The heart has eyes which the brain knows nothing of. Charles H. PerkhurstI had to give a presentation in Banff (a mountain resort an hour west of the city) today. Alexis came with me for the drive -- and maybe even to add her commentary on my presentation.
As we drove westward, dawn lurked in the eastern sky waiting for night to tire of the darkness. Snow covered the ground, a white blanket eerily covering the world around us.
Alexis and I chatted as we drove, deep conversation. I reminded myself to listen, really listen, to what she was saying. To hear her and not hear my mind busily finding answers, solutions, responses to whatever she was saying.
At one point, she told me what a co-worker had said about difficult people who come into Lululemmon and demand attention. "I see the God in each of them."
I told her about my encounter with the reporter and Native artist. About my realization that I wasn't listening to him, but rather speaking for the benefit of the reporter beside me. "When I see the Divine in everyone I meet," I said, "I hear them from my heart."
She smiled and said, "And do you do that with the people you work with?"
It is so easy to lose sight of the global application of these 'laws' of higher goodness. In the minutiae of daily living and working, I forget to "see the God" in everyone -- not just those who have nothing or are lying bruised and battered on the road of life.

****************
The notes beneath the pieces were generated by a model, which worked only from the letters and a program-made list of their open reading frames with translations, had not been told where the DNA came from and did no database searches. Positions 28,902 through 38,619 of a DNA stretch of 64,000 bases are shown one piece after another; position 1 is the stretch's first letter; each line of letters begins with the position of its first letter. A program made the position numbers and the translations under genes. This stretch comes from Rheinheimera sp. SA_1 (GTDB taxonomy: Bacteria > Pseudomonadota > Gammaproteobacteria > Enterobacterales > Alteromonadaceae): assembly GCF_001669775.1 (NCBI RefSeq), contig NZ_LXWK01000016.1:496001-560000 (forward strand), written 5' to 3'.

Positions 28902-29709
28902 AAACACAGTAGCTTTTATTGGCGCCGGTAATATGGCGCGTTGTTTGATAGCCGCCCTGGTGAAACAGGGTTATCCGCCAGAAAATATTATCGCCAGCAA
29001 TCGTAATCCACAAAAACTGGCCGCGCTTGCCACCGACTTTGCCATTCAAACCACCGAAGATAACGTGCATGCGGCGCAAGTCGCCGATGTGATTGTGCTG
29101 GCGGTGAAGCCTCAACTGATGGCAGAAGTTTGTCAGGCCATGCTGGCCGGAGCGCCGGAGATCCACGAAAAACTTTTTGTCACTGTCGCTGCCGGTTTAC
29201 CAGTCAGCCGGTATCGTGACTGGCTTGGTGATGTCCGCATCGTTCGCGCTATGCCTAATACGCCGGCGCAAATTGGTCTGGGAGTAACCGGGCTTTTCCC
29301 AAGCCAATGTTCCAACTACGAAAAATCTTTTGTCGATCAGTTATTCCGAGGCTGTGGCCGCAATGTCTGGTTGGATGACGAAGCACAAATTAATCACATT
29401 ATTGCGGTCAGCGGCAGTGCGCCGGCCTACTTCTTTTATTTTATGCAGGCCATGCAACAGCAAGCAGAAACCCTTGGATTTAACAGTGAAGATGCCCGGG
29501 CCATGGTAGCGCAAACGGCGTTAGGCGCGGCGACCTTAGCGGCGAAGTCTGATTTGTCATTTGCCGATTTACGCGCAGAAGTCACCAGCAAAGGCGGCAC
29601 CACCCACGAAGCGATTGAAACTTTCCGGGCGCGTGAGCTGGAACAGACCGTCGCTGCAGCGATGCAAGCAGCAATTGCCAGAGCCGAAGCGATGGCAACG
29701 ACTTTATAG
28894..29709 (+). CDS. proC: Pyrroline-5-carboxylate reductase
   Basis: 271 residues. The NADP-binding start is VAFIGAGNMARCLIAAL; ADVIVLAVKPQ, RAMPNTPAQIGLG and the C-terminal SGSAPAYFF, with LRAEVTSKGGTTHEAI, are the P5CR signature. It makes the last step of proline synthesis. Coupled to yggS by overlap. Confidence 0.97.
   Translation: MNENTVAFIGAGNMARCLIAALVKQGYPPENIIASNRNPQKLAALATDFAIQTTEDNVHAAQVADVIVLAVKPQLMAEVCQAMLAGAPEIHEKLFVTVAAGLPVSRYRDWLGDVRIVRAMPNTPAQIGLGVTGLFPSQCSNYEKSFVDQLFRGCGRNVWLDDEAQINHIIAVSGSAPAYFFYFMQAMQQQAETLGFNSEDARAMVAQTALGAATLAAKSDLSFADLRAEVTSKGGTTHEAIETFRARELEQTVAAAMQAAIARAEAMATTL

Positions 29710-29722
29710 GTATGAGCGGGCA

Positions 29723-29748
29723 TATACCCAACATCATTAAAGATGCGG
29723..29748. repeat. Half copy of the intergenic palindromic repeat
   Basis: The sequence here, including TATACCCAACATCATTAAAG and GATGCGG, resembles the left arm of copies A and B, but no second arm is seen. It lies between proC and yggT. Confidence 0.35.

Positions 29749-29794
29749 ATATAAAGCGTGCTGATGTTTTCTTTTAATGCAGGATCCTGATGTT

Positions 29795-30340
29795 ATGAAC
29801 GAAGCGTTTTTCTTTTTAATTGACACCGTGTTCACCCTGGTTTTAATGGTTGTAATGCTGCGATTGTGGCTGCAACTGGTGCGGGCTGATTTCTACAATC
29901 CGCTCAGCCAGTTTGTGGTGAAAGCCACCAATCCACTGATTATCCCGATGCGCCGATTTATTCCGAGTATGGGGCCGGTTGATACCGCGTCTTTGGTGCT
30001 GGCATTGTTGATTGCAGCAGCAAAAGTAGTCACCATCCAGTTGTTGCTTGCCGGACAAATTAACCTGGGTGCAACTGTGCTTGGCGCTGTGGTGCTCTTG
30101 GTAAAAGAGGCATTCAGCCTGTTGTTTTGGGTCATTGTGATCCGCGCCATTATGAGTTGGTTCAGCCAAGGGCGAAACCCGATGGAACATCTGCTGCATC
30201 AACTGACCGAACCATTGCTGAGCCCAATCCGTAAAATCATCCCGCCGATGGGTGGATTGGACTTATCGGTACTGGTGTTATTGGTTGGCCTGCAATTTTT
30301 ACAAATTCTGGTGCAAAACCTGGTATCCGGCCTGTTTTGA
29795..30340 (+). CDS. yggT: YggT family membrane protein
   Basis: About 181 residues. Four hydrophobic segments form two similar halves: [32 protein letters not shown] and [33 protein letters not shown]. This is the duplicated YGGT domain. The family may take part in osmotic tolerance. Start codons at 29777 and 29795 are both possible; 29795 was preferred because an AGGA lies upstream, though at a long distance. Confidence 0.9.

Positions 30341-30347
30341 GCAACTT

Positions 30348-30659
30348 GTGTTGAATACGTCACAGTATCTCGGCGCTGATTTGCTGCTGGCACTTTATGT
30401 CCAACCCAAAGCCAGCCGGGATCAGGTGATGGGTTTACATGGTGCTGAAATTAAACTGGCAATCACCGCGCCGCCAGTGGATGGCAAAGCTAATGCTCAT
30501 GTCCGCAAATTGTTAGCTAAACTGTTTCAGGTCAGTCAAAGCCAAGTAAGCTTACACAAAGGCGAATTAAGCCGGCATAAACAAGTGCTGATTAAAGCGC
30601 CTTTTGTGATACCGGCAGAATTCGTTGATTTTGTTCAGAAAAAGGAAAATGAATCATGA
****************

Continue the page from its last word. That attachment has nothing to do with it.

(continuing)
When I came back to the city I had a meeting with a woman who works for the Homeless Foundation. We had a lively discussion about ten year plans to end homelessness and the role of shelters. "We are so arrogant," she said. "We think we have all the answers for someone else when really, we never asked them what they wanted in the first place."
How can we have the answers for anyone? Even if we ask them what they want, do we have the right to give them answers no matter how well we think they will fit them? In the process of 'giving' answers, we strip them of their right to find their own path, to uncover their own truth, to discover their own value. We dis-empower the impoverished.
"I used to believe people only wanted to be loved," said Alexis. "I think what they really want is to share their love."
Give and you receive.
When I give an answer to someone -- it remains my answer. When I give love. When I give them the gift of seeing 'the God' in them, I give them what I value most -- the God in me.
"It's as you wrote," Alexis said. "My best. It's in me to give."
My best is always Love.
The question is: Are you withholding your best in the belief there will never be enough Love to go around?